Although technically a series builder, CdM has always offered a high level of customisation. However, the brand is also developing new models of around 100 feet/200GT, a size range in which clients are accustomed to more standardised products.

“Clients upsizing from 70 or 80 feet are often nervous about customisation and prefer less choice, not more,” says Vasco Buonpensiere. “I’m a big believer in the smaller boats because they are the foundation of this company. We have quite a few Australian owners, for example, where most of the market is for boats under 35 metres. Especially in boom times you see yards start to build bigger, but nearly all our clients start at 100 feet.” 

On the inside 

The  layout of Maverick’s main and lower decks is similar to Aurelia’s. The asymmetrical arrangement of the main saloon, which is widebody to starboard, remains, but the galley is designed to be more family-friendly and communicates directly with the saloon with no intervening pantry. In line with the yacht’s explorer vocation, there is a large walk-in cold room inside the galley with more cold/dry storage space on the tank deck, and in the full-height tunnel that runs between the engine room and the crew quarters – one of the features that the owner first liked about the brand.Maverick yacht in-build Photo: Justin RatcliffeMaverick is powered by conventional Caterpillar C32 ACERT diesel engines for a range well above 5,000nm at 10 knots. The fact that CdM has no current plans to build a yacht with hybrid propulsion – although it is researching PTO/PTI solutions and salt batteries –  may seem retrogressive at a time when sustainability is a hot topic, but the strategy is a logical consequence of its practical approach to yacht building as well as the type and size of vessel it specialises in.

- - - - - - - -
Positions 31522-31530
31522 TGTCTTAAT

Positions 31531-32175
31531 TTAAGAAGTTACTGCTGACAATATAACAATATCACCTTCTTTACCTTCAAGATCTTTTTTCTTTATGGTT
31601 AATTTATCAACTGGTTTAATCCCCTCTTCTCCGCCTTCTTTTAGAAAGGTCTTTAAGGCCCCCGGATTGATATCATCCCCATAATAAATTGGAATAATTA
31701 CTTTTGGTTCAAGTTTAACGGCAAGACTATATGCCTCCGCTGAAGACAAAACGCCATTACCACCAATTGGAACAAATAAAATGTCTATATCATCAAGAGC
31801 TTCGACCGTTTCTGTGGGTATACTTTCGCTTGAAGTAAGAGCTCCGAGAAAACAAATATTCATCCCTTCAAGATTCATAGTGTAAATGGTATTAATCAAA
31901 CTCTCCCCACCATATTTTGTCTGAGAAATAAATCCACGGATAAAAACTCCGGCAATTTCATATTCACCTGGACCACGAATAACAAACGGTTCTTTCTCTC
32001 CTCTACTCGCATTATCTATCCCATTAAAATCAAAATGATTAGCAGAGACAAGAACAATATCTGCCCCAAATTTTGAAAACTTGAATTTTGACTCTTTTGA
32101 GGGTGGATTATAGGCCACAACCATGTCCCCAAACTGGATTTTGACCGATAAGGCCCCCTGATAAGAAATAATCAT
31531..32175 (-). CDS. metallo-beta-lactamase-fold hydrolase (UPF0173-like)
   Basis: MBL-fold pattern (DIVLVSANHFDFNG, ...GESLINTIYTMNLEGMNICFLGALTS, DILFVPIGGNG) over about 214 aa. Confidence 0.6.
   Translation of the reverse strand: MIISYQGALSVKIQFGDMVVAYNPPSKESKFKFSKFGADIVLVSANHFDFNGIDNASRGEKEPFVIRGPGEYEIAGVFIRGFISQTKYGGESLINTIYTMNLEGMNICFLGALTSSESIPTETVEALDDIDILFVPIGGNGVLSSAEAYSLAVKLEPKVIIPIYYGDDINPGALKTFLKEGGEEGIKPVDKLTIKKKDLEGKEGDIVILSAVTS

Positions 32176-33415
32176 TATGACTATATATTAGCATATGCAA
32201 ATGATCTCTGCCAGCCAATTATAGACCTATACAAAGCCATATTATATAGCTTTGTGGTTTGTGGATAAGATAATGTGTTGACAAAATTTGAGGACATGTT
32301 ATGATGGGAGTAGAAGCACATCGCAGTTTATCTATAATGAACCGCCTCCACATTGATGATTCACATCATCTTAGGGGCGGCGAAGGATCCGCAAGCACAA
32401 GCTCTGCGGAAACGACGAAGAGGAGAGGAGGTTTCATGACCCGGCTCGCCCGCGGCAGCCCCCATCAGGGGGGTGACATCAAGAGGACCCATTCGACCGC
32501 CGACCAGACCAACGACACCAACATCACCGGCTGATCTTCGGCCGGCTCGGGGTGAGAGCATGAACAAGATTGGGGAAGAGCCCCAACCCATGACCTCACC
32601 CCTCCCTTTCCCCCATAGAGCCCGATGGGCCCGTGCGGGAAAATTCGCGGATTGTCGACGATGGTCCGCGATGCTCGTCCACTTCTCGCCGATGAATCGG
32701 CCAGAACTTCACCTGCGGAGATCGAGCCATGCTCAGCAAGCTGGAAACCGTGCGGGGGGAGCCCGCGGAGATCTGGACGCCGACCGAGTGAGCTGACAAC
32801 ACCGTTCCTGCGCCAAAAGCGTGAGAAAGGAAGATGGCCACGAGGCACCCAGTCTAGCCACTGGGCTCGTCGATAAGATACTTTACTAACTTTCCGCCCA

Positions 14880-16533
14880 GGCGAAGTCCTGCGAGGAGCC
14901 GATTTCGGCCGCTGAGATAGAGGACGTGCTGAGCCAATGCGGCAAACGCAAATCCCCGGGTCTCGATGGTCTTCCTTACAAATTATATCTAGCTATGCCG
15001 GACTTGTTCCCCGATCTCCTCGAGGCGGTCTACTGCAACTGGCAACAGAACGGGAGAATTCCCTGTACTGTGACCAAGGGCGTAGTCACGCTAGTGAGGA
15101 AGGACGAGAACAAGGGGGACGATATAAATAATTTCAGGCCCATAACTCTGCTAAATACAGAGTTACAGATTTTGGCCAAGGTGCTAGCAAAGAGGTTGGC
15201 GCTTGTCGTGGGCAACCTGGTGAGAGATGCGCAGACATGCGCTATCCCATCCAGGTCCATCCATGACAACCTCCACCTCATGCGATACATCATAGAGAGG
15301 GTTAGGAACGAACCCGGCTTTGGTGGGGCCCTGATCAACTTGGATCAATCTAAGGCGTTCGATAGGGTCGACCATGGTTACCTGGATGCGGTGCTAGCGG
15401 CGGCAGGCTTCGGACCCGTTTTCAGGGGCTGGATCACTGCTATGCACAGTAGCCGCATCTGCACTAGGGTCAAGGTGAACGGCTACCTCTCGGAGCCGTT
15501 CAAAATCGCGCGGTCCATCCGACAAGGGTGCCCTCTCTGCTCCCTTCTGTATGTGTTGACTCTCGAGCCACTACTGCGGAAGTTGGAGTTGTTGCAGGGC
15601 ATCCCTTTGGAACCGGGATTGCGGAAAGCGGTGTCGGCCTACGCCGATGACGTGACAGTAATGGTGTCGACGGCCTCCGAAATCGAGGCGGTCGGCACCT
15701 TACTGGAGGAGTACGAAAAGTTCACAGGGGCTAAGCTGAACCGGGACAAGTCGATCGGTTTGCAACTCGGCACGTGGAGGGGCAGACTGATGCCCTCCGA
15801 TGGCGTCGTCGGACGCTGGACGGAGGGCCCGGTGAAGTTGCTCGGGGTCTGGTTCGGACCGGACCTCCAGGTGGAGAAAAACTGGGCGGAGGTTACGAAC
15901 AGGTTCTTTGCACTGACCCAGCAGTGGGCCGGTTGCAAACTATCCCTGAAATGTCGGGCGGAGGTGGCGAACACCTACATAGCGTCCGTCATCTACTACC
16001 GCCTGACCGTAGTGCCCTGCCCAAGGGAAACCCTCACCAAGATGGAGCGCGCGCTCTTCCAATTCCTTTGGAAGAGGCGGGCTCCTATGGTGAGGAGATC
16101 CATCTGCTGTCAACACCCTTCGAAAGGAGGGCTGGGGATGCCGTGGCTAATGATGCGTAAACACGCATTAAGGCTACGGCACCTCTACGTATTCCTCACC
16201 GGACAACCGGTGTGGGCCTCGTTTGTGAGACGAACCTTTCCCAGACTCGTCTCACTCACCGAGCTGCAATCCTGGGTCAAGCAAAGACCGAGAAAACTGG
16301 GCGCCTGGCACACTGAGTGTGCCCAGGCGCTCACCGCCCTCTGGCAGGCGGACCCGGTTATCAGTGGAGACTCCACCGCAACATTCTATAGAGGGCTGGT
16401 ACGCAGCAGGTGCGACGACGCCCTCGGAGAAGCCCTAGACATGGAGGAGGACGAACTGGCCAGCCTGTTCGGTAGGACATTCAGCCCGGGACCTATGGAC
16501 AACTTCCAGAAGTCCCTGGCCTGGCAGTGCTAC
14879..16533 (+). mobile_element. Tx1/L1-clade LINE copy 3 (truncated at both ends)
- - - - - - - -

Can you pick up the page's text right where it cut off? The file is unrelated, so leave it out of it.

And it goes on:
“We had the hybrid conversation with Tom, as we do with all our clients, but the more you look into it the less it makes sense for us and our owners,” says Buonpensiere. “Firstly, an explorer has to be reliable, so simplicity is the top priority. Secondly, Maverick burns around 70 litres of fuel an hour at 10 knots, so any additional savings a hybrid system may provide will never outweigh the extra cost. Thirdly, alternative fuels require more storage and technical space on board, which is a problem on the size of yachts we build.”     Maverick yacht in-build Photo: Justin RatcliffeInstead, CdM has opted for something far simpler and more sustainable: wind power. Maverick will carry a wing kite (see sidebar) supplied by Wingit in Germany, which during long transfers can tow the yacht at low speed assisted by the engines (having the props turning at idle speed reduces drag). It is a solution that appeals to the owner’s sailing background and Wingit is working with CdM to develop a kite system specifically tailored to the requirements of its explorer fleet.